Why didn’t I get a Christmas card this year?

I remember several years ago discussing by phone some of the deficiencies I was viewing in the field with Rusty Anderson, a recently retired Senior Inspector with the County of San Diego. He responded that I should not expect any Christmas cards this year. I knew Rusty was expressing “inspector humor”; however, it rang true and made me think. Sometimes inspectors are not fully appreciated and/or recognized for our efforts. Some view us as the bearers of bad news; or, more often, see us as the epitome of intolerance, rigidness, and inflexibility. The way I see it, however, is that we’re the last line of defense against unsafe installations and poor workmanship.

Correction notice(s) or safety concerns

Over the years I have written several thousand correction notices. Some were several pages long with photos (substations), while others were a one-line item for an inappropriate cord cap. Some corrections are now energy related and do not relate to safety. As an example, a window with an inappropriate solar heat gain coefficient would not be a safety concern. However, if the window did not meet the minimum escape and rescue opening of 5.7 square feet, then it is a serious safety concern. Many of the corrections we write are a result of codes and standards developed either as a result of a death or injury, or a failure of an assembly such as a building. These codes and standards are developed, in part, by inspectors in the field (boots on the ground) performing inspections to ensure the safety of the public.

Proactive or reactive

I always hear in the field, “Why do I need to do that?” or, “I’ve been doing this for 30 years, what’s the big deal?” To take the aforementioned example, if the escape and rescue opening of the window did not meet the minimum requirements of the Code, the occupants may not be able to escape during an event and/or first responders may be unable to complete a rescue into the structure. The other day, I had a contractor question my requirement for tamper-resistant receptacles in a living room. He said the home owner did not like the “look.” Really? This was as I looked around the room at all the kid’s toys. What we inspectors do on a daily basis is totally proactive and most certainly saves lives and mitigates property damage.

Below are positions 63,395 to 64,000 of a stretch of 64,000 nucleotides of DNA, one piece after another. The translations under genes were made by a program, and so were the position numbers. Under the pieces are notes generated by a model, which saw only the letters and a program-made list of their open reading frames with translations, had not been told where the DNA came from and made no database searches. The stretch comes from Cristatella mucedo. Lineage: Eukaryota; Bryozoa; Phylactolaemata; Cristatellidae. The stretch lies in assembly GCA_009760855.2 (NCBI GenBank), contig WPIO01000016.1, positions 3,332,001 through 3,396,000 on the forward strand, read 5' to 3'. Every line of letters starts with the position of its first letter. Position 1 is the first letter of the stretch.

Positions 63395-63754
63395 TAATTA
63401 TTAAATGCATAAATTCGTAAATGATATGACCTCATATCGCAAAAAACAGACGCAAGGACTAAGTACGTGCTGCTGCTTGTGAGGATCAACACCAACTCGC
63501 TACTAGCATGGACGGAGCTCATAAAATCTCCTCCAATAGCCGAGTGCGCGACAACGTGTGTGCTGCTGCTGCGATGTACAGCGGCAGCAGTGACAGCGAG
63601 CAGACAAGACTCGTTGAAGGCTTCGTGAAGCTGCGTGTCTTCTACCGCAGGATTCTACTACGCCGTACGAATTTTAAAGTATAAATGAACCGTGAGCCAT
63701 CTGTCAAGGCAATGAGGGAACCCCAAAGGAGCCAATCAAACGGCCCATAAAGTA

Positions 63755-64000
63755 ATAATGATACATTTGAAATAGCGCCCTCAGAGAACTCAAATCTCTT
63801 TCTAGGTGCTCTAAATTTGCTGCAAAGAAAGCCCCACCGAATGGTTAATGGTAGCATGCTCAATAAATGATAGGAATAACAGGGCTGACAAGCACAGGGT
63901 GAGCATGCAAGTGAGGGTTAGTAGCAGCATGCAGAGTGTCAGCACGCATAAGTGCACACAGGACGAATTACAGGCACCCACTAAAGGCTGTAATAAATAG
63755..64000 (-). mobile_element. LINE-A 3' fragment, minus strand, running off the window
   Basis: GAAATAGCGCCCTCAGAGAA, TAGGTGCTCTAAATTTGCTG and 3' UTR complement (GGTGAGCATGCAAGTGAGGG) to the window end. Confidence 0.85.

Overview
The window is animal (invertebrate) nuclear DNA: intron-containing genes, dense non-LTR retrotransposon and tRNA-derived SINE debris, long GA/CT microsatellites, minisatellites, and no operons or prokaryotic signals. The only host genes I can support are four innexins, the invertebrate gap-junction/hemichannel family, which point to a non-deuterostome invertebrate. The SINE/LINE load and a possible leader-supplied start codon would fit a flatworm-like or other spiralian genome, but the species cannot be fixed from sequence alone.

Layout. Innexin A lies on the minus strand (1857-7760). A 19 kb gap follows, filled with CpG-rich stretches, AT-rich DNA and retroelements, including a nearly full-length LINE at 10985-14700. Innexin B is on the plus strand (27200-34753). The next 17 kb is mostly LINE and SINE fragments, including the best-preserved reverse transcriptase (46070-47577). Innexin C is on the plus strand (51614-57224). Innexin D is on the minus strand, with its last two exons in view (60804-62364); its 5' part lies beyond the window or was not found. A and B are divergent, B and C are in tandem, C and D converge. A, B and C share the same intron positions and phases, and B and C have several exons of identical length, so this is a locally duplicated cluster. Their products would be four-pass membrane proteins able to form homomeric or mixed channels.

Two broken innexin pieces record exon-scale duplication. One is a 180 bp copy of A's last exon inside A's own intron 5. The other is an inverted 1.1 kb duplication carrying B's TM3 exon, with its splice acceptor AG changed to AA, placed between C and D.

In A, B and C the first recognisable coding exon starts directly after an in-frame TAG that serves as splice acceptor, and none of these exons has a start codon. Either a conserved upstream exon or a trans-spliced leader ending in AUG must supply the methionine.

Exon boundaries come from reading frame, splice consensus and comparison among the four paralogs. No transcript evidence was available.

Because we are proactive, first responders are able to perform their jobs. Inspections performed during construction help to ensure that safety devices, such as smoke detectors and sprinklers, operate properly and that exit pathways are appropriately constructed with fire-resistive construction to allow extra time for escape or rescue. We ensure equipment disconnects have appropriate markings/labeling and are sufficient to withstand the environment. And we make sure disconnect locations are accessible for operation by first responders, and/or maintenance personnel who may assist during an event. What we correct today may affect the outcome of someone’s life and/or property in the future.

The overlooked heroes

As I watch the news of a structure fire being reported on TV, I can’t help but think of all the safety requirements that enabled the occupants to escape. Did the smoke detector go off, or did the fire sprinklers activate, or did the AFCI breaker trip and prevent the fire from progressing? The reporter indicates all escaped unharmed. The first responders are aiding and comforting the displaced family. Interviews occur with family members thanking the first responders for all the help and quick response. But what about the inspector who insisted that the smoke detectors, fire bell and sprinklers operated properly before final occupancy? What about the argument you had with your building official regarding your correction for the window opening that did not meet the 5.7 square feet to ensure that occupants can escape or be rescued? You won that argument, and there will be many more. My hat is off to all the inspectors who hold the line on safety and confront life safety issues head-on, even within your own departments. You are truly the overlooked heroes in our society.

This Christmas Card is for you.
Thanks for all you do!

Scott Humphrey
Scott Humphrey is currently a combination building inspector for The City of Chula Vista performing all aspects of construction inspection. Scott has been involved in the renewable energy sector since 2004, certified as an electrician since 1986 and served 4 years in the US Army. Scott possesses 18 ICC/ IAEI certifications for building inspections, is certified as a journeyman electrician in California & Washington State and is a voting member on several UL STPs. Scott is also GE Six Sigma certified.